Disability Valentine’s Day Remarks

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Remarks Prepared for Delivery by Joel Solkoff, Author and Disability Advocate, Noon Valentine’s Day 2018, Upon Establishment of the Ad Hoc Effort to End Segregation and Marginalization of the Disabled & Elderly, State College, Pennsylvania, Levitation @ Borough Hall

We are here today for three good reasons.
The first—since it is no accident this demonstration/levitation is taking place on Valentine’s Day— we are here to celebrate love. For reasons personal and intense, ever since 1981 annually this day has become a key stone for special thanksgiving.
The second is my personal acknowledgement of survival. Four months ago I celebrated my 70th birthday. At 28, I was diagnosed with a form of cancer which a generation previously was universally fatal. My family and friends who visited me flocked to my hospital bed convinced I would die shortly. Now, nearly all of them are dead. And I have survived, surprised I was able to reach the Biblical age of three score and ten having fathered two daughters and  able to greet my granddaughter who will be celebrating her second birthday in April.
Third  is the confession that as a paraplegic of 24 years and a card- carrying senior citizen, I am all too often angry my community here in State College does not treat me with the respect I believe I deserve. Of special consideration on this day that celebrates love is the recognition that anger is counterproductive. This demonstration/levitation represents my effort to transform my anger–not an easy task when I consider the standard set by Dr. Martin Luther King, Jr. with whom I marched.
When four African-American children were killed by a bomb while attending church in Montgomery, Alabama in 1963, Dr. King said, “You can bomb our homes and spit on our children and we will still love you.” Yes, I am committed to non-violent change. However, the more I consider the tragedy suffered in Montgomery, the more difficult appears to me the challenge of not reacting with anger.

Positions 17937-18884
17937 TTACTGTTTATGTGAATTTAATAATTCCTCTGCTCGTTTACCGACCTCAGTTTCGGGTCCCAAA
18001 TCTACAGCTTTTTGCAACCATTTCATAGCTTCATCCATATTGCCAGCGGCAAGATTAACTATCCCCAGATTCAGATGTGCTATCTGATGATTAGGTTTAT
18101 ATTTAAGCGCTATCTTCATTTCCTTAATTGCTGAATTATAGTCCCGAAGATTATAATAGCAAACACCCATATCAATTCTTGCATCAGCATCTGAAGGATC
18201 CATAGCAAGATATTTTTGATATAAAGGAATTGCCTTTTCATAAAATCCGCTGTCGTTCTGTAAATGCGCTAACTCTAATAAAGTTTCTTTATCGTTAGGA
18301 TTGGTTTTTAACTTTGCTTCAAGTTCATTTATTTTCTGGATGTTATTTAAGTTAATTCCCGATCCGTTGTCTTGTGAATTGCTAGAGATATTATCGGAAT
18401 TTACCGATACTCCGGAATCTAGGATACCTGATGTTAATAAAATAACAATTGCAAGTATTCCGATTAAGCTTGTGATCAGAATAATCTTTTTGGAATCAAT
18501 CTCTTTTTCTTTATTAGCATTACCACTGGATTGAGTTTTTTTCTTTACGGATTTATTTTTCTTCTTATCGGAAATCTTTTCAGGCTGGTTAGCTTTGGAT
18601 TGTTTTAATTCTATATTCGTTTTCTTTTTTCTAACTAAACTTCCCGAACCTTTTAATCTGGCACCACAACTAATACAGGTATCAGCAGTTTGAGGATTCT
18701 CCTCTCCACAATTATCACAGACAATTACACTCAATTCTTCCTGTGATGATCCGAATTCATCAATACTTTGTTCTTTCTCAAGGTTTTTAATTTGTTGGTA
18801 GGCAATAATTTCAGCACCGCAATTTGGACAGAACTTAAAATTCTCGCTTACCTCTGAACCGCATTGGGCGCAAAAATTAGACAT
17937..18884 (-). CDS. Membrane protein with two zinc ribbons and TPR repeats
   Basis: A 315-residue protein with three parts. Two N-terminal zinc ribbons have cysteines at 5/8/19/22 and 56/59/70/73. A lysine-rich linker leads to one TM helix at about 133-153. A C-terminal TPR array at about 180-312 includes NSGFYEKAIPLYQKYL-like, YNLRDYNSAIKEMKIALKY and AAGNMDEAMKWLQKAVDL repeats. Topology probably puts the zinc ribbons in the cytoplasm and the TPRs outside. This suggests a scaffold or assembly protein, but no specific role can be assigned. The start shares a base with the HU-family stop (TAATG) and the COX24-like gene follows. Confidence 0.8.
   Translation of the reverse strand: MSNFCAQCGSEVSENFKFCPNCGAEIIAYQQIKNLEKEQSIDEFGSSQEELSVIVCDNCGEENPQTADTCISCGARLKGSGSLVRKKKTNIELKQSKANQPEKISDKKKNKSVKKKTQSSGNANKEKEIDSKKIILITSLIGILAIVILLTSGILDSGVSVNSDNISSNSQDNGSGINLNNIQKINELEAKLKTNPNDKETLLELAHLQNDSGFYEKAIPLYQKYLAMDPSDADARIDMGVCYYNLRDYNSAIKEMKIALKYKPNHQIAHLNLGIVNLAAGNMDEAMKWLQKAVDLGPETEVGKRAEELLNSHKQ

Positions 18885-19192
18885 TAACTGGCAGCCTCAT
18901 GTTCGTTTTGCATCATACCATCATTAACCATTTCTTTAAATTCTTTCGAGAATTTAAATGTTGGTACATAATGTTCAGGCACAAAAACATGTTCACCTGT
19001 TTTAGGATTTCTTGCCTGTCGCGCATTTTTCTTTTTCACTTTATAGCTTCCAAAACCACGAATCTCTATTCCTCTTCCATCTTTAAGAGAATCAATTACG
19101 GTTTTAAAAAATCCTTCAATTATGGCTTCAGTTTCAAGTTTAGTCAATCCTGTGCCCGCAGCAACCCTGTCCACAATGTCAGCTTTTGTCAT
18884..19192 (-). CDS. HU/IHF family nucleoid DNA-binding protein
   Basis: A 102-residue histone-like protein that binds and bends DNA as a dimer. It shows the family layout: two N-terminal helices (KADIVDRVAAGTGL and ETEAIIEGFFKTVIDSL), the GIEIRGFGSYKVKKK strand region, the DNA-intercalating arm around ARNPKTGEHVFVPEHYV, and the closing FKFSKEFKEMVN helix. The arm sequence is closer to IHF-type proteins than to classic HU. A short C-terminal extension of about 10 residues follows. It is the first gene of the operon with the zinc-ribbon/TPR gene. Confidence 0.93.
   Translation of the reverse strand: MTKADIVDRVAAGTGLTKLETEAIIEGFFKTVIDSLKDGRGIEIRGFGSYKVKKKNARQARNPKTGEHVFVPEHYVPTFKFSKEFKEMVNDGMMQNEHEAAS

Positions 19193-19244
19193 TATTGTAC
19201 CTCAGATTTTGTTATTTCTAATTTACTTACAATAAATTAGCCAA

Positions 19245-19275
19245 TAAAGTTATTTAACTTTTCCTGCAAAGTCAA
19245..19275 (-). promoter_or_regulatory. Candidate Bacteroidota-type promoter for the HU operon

Indeed, my angry recollection of the reality of segregation here in State College must seem trivial by comparison. Consider, however, the reality of the situation: Over 27 years ago, President George H.W. Bush said :

“With today’s signing of the landmark Americans with Disabilities Act, every man, woman, and child with a disability can now pass through once-closed doors into a bright new era of equality, independence, and freedom.

Yesterday, I read this sentence to Terry Williams, the Borough of State College’s excellent solicitor. I asked him why, twenty-seven years later the once-closed doors to public accommodations were not opened to me in State College. Specifically, how it is a new restaurant here in the Borough was able to open up with doors closed by technically meeting the building code and the Borough’s own public accommodations ordinance. Terry said because there is a difference between what President Bush said and what the law does.

The solution is simple. The legislature of the Commonwealth of Pennsylvania should pass a law stating no new restaurant can receive a building permit unless its entrance is wheel chair accessible. I urge each of you to make contact with Rep. Scott Conklin and Senator Jake Corman, who represent us, to sponsor and work to pass such legislation. Unlike the Borough Council and the surprisingly large number of other government entities who presume to represent us, the Commonwealth legislature does have the power to do that.

The legislature also has the power to rid the Borough of unnecessary and costly regulations that give disability access a bad name. The most egregious is the requirement that Hope Valley Optical,  office buildings, and other stores  in State College have a specially designed water fountain for the disabled. Back in the day when I could walk, I did not regard it as necessary that my optometrist have a water fountain nor pay a monthly bill to ensure the water’s refrigeration. For months I have been trying to obtain an actual figure regarding how expensive a wheel-chair accessible water fountain is. On Monday, I learned one aspect of the expense is the necessity for extensive plumbing and related retroitting.

Mindful that I might diminish today’s cause for celebration by further elaboration, I will end with this. The motto of the international disability rights movement is: “Nothing about us without us.” In this  age, when the disabled and elderly are presumed to have the same rights as everyone else, it would be beneficial for our government officials at all levels to consult with us.

–Joel Solkoff

This Valentine’s Day Levitate for Disability Access; Don’t Crawl

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